Kinship Categories


  1. Primary Kins: Primary kinsmen are called persons associated with JanakParivar and JananParivar.  A parent family is one in which a person is born and grows up.  Thus, father, mother, sister and brother became the primary relatives of the person.  A reproductive family is one in which a person is related to marriage.  Thus husband, wife.  The letter and daughter are the primary relatives of the person.  Dubey mentions a total of 8 types of relationships as primary relatives.  These are – husband – wife, father – son, father – daughter, mother – son, mother – daughter, brother – brother, sister – sister and brother – sister.  All these relationships are related to blood and marriage.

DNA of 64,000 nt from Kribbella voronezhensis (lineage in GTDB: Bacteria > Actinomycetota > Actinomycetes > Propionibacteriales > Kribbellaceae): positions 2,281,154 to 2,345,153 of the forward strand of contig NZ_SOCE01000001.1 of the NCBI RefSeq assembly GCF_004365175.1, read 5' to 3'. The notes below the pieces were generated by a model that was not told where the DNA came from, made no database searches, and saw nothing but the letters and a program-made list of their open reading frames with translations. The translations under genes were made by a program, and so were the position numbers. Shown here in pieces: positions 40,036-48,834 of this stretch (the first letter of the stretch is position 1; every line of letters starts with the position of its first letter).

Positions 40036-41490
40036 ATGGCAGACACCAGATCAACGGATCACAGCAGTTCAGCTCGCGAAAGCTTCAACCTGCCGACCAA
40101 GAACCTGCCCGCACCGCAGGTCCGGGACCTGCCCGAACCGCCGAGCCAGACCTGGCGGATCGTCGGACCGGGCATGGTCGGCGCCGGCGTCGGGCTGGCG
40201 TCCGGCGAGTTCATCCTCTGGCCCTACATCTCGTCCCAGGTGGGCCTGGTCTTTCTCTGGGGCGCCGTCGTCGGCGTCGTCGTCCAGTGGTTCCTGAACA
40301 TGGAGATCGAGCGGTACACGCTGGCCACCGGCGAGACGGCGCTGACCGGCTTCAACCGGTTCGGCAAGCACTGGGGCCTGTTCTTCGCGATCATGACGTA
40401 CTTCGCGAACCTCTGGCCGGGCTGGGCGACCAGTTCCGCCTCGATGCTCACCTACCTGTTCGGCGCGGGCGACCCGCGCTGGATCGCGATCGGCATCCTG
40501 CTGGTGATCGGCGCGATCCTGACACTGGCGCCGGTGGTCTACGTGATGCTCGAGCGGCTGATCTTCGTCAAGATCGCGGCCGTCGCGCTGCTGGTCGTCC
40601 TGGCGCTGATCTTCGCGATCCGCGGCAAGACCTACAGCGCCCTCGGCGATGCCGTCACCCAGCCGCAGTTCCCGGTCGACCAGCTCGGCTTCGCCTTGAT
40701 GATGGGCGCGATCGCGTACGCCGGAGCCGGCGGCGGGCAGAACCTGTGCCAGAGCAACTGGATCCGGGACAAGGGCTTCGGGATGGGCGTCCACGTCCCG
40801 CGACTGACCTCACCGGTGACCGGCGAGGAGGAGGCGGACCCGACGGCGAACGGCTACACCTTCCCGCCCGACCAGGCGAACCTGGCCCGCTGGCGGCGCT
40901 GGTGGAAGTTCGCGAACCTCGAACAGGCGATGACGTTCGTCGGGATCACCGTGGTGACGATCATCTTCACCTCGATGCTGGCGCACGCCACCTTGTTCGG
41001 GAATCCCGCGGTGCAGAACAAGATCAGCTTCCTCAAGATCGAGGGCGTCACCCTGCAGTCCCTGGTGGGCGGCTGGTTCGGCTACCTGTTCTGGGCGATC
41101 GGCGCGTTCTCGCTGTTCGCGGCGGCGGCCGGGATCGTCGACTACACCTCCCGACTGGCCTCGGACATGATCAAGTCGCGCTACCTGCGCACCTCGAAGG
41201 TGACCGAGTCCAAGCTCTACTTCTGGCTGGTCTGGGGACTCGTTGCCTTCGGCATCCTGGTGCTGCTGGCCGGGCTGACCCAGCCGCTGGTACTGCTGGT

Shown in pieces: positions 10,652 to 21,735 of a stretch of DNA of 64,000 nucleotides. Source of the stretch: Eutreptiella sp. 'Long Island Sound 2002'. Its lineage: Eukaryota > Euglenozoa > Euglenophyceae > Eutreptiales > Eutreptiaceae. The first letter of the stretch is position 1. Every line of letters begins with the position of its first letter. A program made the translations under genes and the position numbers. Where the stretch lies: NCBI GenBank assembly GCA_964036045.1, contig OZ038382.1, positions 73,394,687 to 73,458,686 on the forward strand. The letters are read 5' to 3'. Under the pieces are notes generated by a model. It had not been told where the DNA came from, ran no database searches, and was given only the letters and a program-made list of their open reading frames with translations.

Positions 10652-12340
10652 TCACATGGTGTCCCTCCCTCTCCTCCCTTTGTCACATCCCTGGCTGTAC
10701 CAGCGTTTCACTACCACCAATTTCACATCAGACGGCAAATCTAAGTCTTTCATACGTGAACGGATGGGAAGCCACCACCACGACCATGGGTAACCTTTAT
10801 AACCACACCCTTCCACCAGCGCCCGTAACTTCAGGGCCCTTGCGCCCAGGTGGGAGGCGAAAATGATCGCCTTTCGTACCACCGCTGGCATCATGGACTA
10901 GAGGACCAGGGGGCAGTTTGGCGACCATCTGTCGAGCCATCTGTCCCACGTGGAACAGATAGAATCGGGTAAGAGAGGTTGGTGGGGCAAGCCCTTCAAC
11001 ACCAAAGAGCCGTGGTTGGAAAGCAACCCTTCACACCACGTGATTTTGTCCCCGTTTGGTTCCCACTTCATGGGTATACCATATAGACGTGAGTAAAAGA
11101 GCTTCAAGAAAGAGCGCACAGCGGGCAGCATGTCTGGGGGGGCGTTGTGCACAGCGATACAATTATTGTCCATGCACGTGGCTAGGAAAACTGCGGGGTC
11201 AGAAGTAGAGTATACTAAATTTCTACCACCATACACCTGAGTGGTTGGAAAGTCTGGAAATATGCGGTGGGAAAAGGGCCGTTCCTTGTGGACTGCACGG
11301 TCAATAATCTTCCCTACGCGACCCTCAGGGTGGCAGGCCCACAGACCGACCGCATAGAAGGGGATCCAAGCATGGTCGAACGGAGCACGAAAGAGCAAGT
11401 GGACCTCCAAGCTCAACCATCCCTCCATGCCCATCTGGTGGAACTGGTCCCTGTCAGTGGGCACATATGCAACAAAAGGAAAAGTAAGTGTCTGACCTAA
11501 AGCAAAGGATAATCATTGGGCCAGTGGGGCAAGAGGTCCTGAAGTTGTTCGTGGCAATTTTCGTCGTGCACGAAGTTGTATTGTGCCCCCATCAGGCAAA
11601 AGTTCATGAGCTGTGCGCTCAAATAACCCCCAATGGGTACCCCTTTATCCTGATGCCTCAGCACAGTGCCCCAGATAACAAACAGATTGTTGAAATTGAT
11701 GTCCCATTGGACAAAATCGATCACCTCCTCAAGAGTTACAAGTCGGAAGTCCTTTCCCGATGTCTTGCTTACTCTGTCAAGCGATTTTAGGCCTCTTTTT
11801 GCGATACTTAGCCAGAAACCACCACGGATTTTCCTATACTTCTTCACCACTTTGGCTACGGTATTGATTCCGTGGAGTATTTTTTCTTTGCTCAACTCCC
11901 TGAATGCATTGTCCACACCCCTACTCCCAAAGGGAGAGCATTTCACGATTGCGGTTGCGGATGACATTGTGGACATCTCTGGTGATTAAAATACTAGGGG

2 .  Secondary Kins: The primary kinship of a person who has his own primary kinship is called secondary kinship.  For example – Father is our primary relative.  Our father’s primary relative was his father.  Here father’s father i.e. grandfather is called our secondary relative.  Similarly, the father’s mother i.e. grandmother, mother’s father i.e. maternal grandfather, mother’s brother ie maternal uncle, etc. are secondary relatives.  G.  P.  Murdock (G. P. Murdock) mentions 33 types of secondary relatives.


  1.   Tertiary Kins: The primary kinship of a person’s secondary kinsman is his or her primary kinsman.  That is, the primary relative of the secondary relative is called tertiary relative.  For example – Father is our primary relative.  Father’s father i.e. our grandfather is our secondary relative.  Grandpa’s father means our tertiary